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Way of the Passive Fist
Game Reviews

Way of the Passive Fist

A bizarre flip-flop of classic side-scrolling brawlers where you aim to get punched instead of throwing punches.

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Want to sell a game in 2018? Well, you’ve got a few avenues. You could create another entry in a long-running franchise, that tends to work. You could make an art game and try to turn pretentiousness into cash, though that’s not quite as successful after a decade or so of everybody going to that well. You could also try and appeal to nostalgia – that’s a classic trick, huh? Maybe you could even aim for nostalgia but then pull a fast one and do something completely weird instead.

See, Way of the Passive Fist looks like a retro brawler. It sounds like a retro brawler. It even smells like a retro brawler…somehow. That’s all a ruse, though. See, the Wanderer, your hero, isn’t going to be doing much aggression as you explore the wastelands of Zircon V. Instead, he takes a somewhat more stoic approach.

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Victory typically comes from properly anticipating enemy attacks and dodging them until the baddies tire themselves out. At that point all it takes is a gentle poke to put them down. Someone throws a knife at you? Catch it and return it to sender – you didn’t throw it, after all, so that’s fine. Enemies coming at you with sick combos? You’ve got parries, use them.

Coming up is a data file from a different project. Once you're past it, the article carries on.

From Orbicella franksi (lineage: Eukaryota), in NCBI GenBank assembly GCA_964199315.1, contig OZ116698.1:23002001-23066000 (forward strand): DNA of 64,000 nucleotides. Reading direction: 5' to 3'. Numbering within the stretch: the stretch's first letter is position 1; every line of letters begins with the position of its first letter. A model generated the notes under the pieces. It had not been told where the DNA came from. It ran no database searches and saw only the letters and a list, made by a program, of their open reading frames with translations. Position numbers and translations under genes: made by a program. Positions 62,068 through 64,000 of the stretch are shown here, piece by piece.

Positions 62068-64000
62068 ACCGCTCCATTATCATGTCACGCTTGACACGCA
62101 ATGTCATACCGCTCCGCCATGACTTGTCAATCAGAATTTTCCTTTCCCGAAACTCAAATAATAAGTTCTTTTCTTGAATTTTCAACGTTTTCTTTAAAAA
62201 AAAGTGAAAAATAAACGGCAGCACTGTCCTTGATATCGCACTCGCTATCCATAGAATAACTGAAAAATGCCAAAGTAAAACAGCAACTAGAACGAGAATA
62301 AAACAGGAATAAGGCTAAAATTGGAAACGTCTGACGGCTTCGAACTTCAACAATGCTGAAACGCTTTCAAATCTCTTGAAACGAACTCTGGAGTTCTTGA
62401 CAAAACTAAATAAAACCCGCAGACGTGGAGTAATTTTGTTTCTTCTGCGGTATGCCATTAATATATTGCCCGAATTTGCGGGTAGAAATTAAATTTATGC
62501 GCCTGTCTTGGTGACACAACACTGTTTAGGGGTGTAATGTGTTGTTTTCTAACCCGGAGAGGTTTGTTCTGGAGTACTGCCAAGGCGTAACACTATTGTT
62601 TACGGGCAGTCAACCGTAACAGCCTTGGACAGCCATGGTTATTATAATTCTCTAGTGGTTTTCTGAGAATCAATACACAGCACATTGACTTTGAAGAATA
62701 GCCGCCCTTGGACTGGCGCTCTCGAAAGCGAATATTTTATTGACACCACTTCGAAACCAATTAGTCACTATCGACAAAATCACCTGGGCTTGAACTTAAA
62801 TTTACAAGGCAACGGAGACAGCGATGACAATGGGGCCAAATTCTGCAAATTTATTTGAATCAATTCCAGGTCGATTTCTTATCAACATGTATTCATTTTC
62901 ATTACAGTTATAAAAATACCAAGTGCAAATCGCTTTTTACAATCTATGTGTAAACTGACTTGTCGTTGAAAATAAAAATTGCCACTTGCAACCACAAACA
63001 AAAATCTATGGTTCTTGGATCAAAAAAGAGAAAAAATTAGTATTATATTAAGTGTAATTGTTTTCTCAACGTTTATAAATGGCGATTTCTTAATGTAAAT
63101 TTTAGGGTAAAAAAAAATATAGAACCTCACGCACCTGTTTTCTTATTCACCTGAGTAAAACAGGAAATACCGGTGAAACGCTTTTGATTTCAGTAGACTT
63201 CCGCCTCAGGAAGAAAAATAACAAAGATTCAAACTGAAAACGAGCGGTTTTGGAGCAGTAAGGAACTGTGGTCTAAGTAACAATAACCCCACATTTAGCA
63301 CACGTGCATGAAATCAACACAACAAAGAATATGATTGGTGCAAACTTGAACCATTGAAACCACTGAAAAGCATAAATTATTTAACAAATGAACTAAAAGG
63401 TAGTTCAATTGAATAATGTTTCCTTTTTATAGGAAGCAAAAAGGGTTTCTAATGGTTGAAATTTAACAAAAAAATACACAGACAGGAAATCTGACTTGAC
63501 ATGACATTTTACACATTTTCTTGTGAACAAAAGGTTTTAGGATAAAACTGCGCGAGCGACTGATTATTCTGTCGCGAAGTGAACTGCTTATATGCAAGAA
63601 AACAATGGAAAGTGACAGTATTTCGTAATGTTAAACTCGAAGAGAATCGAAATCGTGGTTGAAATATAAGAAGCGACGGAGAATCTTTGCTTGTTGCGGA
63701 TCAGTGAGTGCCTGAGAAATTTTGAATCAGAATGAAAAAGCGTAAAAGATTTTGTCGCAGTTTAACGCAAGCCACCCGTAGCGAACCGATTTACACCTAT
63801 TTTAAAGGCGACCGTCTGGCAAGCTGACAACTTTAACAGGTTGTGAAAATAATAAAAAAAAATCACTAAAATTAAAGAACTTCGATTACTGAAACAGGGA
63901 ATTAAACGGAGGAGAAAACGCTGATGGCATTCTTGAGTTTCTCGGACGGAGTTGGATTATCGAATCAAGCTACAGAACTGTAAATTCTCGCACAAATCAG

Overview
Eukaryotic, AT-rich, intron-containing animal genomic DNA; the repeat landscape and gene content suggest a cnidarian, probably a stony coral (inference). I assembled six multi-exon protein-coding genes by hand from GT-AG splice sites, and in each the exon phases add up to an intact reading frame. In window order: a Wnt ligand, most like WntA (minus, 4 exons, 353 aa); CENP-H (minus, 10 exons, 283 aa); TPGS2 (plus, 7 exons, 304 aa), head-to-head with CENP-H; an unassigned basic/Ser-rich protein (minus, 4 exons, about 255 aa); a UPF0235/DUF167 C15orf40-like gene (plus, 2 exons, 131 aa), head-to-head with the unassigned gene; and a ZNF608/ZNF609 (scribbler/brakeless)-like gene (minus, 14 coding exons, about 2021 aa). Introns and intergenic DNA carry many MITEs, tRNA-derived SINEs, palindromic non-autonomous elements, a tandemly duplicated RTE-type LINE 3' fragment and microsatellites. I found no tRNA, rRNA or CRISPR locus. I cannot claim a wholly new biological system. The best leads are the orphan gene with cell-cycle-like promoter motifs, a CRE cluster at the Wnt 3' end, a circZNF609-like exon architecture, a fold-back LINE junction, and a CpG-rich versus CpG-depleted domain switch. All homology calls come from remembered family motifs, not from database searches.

In practice, the focus on memorizing repetitive enemy attack motions turns Way of the Passive First into something closer to a rhythm game. You’ve got your own attacks, but they’re definitely the exception rather than the rule since they’re fueled by a super meter that builds up when you’re being properly Passive. Most of your time is spent waiting for enemies to make the first move, contrary to what you feel like you should be doing. You’re going to love it or hate it, really, and I’m not sure there’s a lot of middle ground here

That’s going to come as a bit of a shock if you’re just looking at screenshots, because Way of the Passive Fist nails the retro brawler aesthetic like few other games. It’s easy to imagine dumping quarters into this one or desperately hoping for a home release. There’s also something to be said for the guitar-heavy music; it’s like coming home if home were a smoke-filled arcade.

Way of the Passive Fist is an interesting idea that generally works and is surprisingly fun. I’m not sure I’d recommend it to everyone; the gimmick is cute but I’m not sure it’s cute enough to last for more than a few hours. If you’re looking for something new and different, however, you’ll absolutely get that here. Just make sure to have patience, grasshopper; after all, isn’t that what the Passive First is all about?